A Guitar, a Voice and a Heartbreak
The Sad, Sweet, Unchanging World of Chris Isaak

Previously on Tuesday Morning 3 A.M.:

My computer remains broken, shattered, in several pieces and awaiting the assistance of a pot-addled man named Dave. However, despite all the trauma that these weekend columns have visited upon my life (yeah, trauma – wanna make something of it?), I still managed to give good reviews to Dream Theater and the Chemical Brothers. Check the archive, I’m not lying.

Also, my twin brother slept with my twin half-sister before chopping her into several pieces, feeding those pieces to her dog, and then tossing her dog down a deep well. Despite all this, my disgustingly rich uncle (who may also be my father, and who owns half the quaint seaside town we all live in) has hatched plans to kill her again should she somehow return, with a new face and a new name and a long-lost daughter we never knew existed. Meanwhile, I’m becoming increasingly suspicious that my half-brother has been spying on the sly dalliance I’ve been having with his mother, and may be plotting to use his occult knowledge to summon some form of vengeance from beyond. I should watch out for that.

So, just another day.

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On today’s episode of Tuesday Morning 3 A.M.:

I’ve always said that, if forced at gunpoint to have sex with a man of my choosing, I’d have sex with Chris Isaak. I mean, look at the guy. Who wouldn’t have sex with Chris Isaak?

Apparently, almost everyone, if you’re to believe the lyrics of his songs. Isaak has long been the master of the ’50s-inspired sad-sack heartthrob pose, the teen idol with the great hair that’s constantly getting his heart stomped on by one woman after another. I was half-hoping that, given the success of his Showtime series The Chris Isaak Show, he’d title his new album As Seen on TV, but upon further reflection, that sort of postmodern self-referentialism doesn’t suit Isaak at all. He’s a genuine throwback, a glimmer of an earlier time when a guitar and a heartbreak made a pop star irresistible.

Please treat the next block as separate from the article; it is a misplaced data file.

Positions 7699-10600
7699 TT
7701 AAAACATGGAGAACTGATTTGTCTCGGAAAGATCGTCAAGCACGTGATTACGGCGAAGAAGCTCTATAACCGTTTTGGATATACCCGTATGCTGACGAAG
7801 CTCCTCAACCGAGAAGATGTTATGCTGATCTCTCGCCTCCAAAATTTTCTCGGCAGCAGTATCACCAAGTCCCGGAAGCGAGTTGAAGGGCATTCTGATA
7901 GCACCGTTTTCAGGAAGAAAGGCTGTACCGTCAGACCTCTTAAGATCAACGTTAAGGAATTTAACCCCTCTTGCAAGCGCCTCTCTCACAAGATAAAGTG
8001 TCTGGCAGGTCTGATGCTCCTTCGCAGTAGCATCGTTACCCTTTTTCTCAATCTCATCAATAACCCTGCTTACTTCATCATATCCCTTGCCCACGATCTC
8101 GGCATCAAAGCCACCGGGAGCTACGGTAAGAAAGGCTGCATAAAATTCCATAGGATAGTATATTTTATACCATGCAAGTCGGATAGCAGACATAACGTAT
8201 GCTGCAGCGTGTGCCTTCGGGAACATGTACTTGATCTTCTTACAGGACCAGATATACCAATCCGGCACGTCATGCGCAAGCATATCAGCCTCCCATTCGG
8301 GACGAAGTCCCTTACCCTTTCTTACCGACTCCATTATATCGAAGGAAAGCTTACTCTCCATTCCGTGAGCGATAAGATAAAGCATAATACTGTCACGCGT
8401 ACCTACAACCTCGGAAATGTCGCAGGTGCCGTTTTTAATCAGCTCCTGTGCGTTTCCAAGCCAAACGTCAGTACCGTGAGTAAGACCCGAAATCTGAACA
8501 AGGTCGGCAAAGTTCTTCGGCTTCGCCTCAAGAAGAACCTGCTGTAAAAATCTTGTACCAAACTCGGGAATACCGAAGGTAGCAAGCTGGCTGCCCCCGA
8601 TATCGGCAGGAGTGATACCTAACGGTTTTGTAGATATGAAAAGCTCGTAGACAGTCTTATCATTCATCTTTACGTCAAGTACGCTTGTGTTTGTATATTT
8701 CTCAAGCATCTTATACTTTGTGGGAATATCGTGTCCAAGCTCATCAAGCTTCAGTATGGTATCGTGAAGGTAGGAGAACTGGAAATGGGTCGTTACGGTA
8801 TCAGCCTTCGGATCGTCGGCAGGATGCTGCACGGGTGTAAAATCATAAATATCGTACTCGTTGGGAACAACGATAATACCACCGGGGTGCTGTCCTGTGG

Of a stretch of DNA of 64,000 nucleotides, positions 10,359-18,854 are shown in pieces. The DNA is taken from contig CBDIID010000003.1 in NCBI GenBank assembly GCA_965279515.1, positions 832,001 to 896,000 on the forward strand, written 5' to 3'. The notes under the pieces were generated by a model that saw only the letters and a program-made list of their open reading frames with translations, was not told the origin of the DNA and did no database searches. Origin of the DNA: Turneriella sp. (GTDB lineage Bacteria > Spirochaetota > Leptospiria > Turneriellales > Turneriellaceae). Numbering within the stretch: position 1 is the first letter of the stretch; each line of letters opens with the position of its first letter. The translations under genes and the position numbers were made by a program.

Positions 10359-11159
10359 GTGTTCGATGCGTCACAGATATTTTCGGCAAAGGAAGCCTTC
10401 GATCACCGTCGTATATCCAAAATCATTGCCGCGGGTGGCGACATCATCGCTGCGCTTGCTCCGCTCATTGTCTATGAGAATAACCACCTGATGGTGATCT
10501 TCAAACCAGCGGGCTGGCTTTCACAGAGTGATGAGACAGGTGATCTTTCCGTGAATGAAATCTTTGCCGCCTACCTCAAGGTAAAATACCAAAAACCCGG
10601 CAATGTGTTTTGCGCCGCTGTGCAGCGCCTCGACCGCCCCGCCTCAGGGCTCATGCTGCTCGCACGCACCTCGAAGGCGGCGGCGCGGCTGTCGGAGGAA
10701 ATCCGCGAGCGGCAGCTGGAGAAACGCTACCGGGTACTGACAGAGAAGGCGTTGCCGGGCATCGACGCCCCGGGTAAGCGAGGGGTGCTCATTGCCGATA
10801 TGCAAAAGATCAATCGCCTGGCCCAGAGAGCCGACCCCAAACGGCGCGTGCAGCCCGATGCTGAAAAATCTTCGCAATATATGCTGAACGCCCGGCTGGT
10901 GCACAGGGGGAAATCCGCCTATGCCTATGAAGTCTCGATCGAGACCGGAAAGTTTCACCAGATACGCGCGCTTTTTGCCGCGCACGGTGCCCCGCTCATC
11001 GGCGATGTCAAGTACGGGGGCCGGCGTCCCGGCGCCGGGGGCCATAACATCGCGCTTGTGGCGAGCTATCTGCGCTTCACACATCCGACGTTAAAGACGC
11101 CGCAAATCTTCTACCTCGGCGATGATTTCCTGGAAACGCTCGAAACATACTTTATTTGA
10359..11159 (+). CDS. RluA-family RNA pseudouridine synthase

The title he chose for his first album in four years is Always Got Tonight, and that fits right in with the rest of his collection. Isaak has never changed, thank God. He’s always been content to sing the same sad songs the same way, running over the same broken-heart cliches and making them sound like genuine pain. He’s an old-time crooner who just happens to have one of the finest sad-song voices ever granted to a model-handsome hunk. It’s no secret why his records don’t sell – he’s playing to Elvis Presley’s audience, and they’re all busy looking for their King in outlet malls and convenience stores.

Those that get Isaak, though, are in for more of the same with Always Got Tonight, and they should be quite pleased with it. The song titles say it all: “Let Me Down Easy,” “Worked it Out Wrong,” “Life Will Go On,” “Nothing to Say,” and on an on. You’d think he’d get tired of singing about love gone wrong, and more to the point, you’d think that after eight albums, his fans might get tired of it as well. Not gonna happen, for a whole bunch of reasons.

First, there’s that voice. Isaak bends his vocals around his ringing, melancholy guitars and your heart breaks right along with his. He sends it soaring into a flawless falsetto on “Worked It Out Wrong” (for one) and you can’t help the chills that run up and down your spine. He’s a wonderful vocalist, no matter what he’s singing (as his collection of acoustic beach songs, Baja Sessions, proved), but he’s stunningly effective when delivering what otherwise might be a hackneyed weeper.